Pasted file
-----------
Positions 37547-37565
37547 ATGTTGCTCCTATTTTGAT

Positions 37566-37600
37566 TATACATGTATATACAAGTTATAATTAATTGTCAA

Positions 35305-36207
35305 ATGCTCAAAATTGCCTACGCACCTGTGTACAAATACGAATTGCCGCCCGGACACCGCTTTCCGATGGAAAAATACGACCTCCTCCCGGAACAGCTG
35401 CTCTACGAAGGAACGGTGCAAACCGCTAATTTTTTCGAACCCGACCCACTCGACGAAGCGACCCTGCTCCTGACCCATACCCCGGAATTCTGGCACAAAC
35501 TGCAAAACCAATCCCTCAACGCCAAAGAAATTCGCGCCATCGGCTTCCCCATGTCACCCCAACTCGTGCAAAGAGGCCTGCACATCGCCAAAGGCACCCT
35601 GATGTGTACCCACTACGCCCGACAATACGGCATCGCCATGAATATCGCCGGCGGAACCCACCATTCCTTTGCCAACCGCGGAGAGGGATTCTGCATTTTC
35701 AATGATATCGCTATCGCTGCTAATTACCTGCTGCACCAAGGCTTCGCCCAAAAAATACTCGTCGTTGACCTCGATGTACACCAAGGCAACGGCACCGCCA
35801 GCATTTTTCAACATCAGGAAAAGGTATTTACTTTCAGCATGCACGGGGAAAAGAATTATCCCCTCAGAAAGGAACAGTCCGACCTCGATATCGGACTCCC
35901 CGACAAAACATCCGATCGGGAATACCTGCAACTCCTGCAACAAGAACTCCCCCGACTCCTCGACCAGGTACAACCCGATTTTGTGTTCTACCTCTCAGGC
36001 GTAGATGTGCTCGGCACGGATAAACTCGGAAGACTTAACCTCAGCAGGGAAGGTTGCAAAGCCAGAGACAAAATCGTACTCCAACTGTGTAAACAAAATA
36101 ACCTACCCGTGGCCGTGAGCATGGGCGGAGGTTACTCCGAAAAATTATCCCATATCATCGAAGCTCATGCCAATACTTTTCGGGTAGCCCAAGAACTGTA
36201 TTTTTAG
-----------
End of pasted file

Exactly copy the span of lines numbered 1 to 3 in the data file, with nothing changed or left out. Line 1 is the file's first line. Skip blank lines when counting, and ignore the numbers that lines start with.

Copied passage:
Positions 37547-37565
37547 ATGTTGCTCCTATTTTGAT

Positions 37566-37600